The Invisible Woman Syndrome : Aging & Irrelevance
Why we are overlooked and undervalued as we age.
At 45, it is said, women begin to loose a marketable quality in relationships and in their careers. The number 45 has become the demarcation between youthful vigor and gradual decline. The Invisible Woman Syndrome pinpoints this year as the marker of when we start to see the affects of aging and slowly fade into the corner.
On February 2nd, 2020 it was a sequin studded moment of happenstance that the Invisible Woman Syndrome was graced with a new poster child. It was with choreographed precision produced by the Jennifer Lopez Team that millions gasped and knew our half-time as women could not be ignored. , Her performance was a prolific statement oozing in decadence and packaged with jaw dropping sexual bravado. J.LO orbited the pole on Super Bowl Sunday to be met with quiet admiration from ladies like myself as we witnessed a tiny crack in the collective attitude towards aging.
With a leader like Jennifer Lopez at the helm we are equally bombarded with counter intuitive messages that our 50's shall be relegated to a space of decreased sexual appeal, decreased professional importance and a rapid influx of health issues . And leading the way are advertisers like Osteo Bi-Flex. @ostebi-flex #osteobiflex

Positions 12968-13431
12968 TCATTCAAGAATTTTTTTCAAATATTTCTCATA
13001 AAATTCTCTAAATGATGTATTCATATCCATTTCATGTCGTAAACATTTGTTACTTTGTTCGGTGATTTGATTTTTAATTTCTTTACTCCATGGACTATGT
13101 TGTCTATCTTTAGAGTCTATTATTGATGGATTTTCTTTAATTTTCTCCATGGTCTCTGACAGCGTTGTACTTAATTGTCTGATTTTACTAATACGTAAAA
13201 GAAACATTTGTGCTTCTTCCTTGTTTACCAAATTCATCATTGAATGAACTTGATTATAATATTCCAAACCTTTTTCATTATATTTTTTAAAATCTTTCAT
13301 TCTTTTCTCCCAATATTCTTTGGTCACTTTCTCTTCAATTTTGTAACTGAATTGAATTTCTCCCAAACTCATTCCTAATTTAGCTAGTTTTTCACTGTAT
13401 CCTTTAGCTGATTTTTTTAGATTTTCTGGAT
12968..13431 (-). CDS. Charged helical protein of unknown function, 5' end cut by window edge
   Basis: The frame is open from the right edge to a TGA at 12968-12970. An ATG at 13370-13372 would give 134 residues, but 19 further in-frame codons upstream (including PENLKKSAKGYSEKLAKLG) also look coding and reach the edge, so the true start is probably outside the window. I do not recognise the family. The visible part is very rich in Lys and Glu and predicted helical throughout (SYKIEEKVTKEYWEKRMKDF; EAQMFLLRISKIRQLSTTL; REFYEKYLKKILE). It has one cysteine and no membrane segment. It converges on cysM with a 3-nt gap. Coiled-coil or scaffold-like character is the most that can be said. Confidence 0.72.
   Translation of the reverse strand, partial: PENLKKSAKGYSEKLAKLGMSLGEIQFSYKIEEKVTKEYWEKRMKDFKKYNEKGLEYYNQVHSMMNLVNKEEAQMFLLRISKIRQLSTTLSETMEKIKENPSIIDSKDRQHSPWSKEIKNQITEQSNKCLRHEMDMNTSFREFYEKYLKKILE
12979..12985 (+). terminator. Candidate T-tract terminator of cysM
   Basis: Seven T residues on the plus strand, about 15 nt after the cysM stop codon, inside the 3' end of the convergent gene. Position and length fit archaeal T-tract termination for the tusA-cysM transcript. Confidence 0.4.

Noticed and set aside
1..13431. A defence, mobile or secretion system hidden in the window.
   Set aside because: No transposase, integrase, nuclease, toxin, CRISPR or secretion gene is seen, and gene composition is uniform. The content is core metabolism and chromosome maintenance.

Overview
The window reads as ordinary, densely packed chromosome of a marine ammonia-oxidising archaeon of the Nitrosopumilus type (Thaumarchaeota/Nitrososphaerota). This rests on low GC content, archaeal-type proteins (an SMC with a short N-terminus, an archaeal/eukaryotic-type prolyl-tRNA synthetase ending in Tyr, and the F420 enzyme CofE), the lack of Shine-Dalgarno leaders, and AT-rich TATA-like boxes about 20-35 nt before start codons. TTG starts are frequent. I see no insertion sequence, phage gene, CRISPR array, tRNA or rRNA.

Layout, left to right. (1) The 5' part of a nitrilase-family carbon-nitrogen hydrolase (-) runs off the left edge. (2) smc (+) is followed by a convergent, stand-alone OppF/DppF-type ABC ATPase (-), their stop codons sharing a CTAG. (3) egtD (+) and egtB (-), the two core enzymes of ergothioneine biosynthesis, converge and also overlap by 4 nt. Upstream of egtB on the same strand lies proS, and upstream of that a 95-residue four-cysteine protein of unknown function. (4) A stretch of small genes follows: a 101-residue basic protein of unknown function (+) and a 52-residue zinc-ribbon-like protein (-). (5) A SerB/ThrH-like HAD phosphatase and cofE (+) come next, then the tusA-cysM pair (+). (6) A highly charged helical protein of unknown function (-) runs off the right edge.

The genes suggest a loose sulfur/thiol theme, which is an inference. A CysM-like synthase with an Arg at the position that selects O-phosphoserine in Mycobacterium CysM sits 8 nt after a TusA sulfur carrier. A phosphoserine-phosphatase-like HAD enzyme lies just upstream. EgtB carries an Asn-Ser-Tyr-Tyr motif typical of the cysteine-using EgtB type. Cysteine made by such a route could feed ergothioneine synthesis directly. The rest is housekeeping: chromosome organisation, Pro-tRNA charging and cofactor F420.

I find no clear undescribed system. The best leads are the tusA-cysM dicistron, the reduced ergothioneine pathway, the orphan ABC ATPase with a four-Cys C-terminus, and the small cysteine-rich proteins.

Marketing our Invisibility to the Masses.
How 52 is marketed by Osteo Bi-Flex:
She is the main character in an advertisement for a joint relief supplement (pictured above). She is visibly aged with long grey hair and costumed in an evergreen uniform of khakis and a practical cardigan. With the numbers 52 blazing on the screen you become acutely aware that this number represents the effort of a major corporation who capitalizes on further propagating the stereotype of the Invisible Woman. To be fair, this 52 year old woman looks happy- relishing her spinsterhood. However, behind the smile is a dedicated marketing machine pedaling a message of mid-century malaise. It is a message that has been solidified and sold to the masses that our relevance in society diminishes at a rapid rate as we enter our fifth decade.
This year I turned 47. It is hard for me to comprehend that I have logged 17,155 days of a relatively abundant existence. I was a decent daughter, a novice at advocating for girl power, a law school grad, a satisfactory spouse and giver of life-- four times over. With acute intention, I recognized this is now my time to navigate the rest of my years. I have become slightly untethered as I now feel less demand mothering four independent (ish) sons. In addition, while in the trenches of diapering and burping these helpless humans I worked my butt off to earn an educational foundation. At 47 I embraced my position and understood that this is the point in my life where I have the opportunity to channel my inner warrior and make my mark. Yet I am met with another uphill battle to climb. I am met with a new challenge-which is to prove my relevance.
This is the plight of many of my fellow Generation Exers. We have been released of the grueling yet amazing duties of motherhood, we have created a solid foundation in offertory skills. We, as Gen-Exers, are visibly sophisticated and do not take for granted the wisdom we have earned. Yet, we are passed over and dismissed for the newer, shinier version.